MONTPELIER, Vt. — The head of the Vermont Police Academy said Tuesday the organization is going to stop using a training exercise that caused head and other injuries for some of the recruits who went through the program.
Richard Gauthier, the executive director of the Vermont Criminal Justice Training Council, which oversees that Pittsford Academy, tells Vermont Public Radio the decision to stop using the "hitchhiker drill" was made Monday, but it had nothing to do with the lawsuit filed by a Burlington police officer. He says that with all the attention focused on the drill, the element of surprise is lost.
"It's (the) same as if you took one of our criminal law quizzes and published" it, he said.
Last week, Burlington Police Officer Erin Bartle sued the state of Vermont for head injuries she suffered while participating in the hitchhiker drill.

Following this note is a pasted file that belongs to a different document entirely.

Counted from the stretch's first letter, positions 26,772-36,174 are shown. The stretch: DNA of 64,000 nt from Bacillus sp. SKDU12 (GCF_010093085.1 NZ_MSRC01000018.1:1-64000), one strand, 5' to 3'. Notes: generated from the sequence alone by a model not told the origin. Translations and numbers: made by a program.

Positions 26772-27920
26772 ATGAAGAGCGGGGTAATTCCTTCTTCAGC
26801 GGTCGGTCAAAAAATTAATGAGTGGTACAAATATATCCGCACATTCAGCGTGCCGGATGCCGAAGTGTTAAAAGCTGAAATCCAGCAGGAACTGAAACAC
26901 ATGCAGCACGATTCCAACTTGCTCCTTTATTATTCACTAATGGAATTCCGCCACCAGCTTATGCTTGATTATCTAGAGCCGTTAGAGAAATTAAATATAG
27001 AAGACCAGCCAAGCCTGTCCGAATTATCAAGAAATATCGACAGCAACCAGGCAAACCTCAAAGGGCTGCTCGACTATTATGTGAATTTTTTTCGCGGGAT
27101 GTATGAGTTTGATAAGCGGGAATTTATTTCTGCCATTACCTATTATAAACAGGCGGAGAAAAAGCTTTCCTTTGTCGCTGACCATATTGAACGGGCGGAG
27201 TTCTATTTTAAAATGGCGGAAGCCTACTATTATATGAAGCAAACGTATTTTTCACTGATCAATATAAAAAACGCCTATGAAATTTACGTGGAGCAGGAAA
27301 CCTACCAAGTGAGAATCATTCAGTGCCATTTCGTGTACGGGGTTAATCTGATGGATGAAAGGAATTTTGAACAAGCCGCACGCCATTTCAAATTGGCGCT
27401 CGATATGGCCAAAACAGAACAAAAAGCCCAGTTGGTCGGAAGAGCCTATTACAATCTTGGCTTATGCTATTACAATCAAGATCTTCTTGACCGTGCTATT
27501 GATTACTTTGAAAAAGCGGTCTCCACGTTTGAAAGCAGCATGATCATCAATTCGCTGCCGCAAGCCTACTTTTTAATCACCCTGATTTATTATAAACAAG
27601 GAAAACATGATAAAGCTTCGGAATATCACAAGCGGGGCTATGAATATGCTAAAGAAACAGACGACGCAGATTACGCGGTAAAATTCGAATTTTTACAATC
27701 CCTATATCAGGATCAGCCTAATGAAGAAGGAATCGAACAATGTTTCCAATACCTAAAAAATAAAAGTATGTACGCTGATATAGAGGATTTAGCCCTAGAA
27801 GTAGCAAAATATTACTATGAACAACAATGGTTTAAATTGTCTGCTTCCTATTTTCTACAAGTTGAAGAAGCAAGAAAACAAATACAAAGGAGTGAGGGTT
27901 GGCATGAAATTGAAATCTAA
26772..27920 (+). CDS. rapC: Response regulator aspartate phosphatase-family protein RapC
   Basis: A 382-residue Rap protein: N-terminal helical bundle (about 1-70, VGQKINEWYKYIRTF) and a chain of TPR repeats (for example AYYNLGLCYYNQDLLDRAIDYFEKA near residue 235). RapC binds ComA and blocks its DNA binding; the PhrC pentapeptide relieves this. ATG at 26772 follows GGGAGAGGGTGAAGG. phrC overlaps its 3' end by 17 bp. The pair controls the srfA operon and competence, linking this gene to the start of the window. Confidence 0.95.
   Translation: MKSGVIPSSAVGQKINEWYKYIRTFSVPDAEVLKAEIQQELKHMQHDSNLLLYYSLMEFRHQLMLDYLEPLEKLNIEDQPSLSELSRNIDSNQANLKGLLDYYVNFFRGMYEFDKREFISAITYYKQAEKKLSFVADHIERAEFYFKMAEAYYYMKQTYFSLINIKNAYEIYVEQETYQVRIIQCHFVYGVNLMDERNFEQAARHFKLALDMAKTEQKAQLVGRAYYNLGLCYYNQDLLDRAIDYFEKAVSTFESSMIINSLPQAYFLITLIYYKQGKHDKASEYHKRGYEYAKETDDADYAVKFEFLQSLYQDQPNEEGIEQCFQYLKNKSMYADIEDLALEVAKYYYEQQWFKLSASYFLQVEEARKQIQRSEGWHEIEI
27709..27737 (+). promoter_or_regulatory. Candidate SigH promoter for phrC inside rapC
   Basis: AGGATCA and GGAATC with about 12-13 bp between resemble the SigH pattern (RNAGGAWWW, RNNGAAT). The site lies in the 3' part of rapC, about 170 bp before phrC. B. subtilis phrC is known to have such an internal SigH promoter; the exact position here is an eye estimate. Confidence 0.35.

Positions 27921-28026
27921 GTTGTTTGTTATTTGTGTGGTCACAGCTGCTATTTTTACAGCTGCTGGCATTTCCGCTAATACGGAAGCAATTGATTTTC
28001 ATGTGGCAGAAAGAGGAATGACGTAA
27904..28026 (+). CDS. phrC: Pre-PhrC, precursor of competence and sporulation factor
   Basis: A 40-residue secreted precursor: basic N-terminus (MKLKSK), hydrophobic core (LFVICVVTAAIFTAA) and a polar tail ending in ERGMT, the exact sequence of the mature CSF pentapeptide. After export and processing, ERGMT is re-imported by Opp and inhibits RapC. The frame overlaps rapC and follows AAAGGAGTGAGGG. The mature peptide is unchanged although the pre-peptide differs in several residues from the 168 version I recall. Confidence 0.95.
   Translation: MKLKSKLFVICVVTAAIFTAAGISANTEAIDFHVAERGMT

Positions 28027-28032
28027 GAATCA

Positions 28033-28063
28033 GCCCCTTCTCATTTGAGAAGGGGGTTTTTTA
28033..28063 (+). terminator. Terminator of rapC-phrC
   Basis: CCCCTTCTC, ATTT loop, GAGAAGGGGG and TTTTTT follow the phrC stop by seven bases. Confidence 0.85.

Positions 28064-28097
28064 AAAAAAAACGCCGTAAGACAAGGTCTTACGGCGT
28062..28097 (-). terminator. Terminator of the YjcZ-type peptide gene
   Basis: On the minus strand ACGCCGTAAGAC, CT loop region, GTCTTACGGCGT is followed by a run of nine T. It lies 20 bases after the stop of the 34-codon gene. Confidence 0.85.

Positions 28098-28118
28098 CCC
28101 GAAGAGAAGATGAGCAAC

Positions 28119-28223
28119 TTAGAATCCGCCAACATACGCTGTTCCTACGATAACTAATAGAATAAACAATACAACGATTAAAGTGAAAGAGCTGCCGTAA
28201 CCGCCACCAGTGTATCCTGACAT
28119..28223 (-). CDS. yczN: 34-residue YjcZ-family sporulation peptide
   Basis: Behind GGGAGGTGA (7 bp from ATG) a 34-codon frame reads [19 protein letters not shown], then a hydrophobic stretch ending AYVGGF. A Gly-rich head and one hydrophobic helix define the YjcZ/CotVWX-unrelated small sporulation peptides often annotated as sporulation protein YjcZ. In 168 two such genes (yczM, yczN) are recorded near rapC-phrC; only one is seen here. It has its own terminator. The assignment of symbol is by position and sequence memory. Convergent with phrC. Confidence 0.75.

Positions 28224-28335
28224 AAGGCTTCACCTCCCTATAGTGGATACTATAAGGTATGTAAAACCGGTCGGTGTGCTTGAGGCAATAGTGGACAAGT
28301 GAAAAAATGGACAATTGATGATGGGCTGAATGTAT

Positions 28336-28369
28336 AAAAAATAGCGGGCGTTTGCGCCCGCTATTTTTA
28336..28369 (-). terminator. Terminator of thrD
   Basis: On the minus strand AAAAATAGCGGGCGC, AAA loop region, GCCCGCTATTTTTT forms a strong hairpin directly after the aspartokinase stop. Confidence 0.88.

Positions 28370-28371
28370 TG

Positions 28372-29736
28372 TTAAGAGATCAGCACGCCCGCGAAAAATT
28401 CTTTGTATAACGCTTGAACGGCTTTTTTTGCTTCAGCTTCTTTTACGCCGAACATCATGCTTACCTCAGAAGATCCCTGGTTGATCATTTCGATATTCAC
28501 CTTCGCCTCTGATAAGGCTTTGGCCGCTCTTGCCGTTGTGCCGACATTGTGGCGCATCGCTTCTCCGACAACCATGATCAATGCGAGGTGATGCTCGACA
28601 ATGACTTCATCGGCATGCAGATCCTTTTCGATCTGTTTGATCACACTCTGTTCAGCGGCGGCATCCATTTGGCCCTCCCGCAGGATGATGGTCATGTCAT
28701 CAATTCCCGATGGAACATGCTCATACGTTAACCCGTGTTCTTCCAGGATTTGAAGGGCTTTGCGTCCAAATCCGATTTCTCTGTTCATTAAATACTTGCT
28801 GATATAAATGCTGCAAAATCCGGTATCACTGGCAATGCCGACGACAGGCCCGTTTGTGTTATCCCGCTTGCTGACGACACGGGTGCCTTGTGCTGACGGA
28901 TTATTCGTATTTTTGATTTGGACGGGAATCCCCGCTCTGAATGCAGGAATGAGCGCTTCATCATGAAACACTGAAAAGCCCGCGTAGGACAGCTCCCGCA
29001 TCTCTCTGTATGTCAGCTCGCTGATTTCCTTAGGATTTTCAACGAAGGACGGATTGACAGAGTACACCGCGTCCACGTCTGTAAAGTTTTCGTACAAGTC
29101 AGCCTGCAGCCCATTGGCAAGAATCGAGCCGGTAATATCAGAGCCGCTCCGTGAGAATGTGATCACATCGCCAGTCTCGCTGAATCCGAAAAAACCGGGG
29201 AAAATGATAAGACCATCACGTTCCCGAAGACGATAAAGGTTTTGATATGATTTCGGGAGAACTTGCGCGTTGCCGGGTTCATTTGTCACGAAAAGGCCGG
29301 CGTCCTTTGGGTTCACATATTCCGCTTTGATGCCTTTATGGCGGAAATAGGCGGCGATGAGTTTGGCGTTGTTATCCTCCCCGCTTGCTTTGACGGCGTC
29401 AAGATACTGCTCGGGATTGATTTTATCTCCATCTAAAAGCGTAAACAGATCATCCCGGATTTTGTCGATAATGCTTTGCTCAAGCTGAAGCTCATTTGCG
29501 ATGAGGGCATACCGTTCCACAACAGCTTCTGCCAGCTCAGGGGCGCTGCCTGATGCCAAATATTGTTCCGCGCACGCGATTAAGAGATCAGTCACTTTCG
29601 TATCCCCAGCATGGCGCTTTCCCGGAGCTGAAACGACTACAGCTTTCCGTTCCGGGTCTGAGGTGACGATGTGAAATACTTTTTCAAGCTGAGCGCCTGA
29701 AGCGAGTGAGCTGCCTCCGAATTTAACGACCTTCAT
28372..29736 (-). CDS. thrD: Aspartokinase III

In her lawsuit, Bartle, who began training in February 2017, said she was hit in the head by the trainer when she looked down while being handed identification. Unable to subdue the trainer with a baton and open hand strikes, she drew her firearm and was told she failed the exercise for trying to use her weapon. In a second try, Bartle said she was hit in the head "with great force, knocking her to her knees, causing her to nearly lose consciousness." She was then failed for asking that the training scenario be suspended.
A week later during a third attempt she was also hit multiple times in the head. The blows caused concussions each time, her lawsuit said.
An investigation by Burlington Police later determined that a number of officers from different departments suffered head and other injuries while participating in the hitchhiker drill.
Burlington Police Chief Brandon del Pozo said he's never heard of another police department using training scenarios that involved hitting an unsuspecting officer.
Gauthier said that after Burlington Police submitted their report on the training last spring, the trainers stopped hitting officers in the head.
"The strike is not a full force punch . it's more of a swat, it's an attention-getter," Gauthier said.
The council is also planning to have an outside agency review its training practices.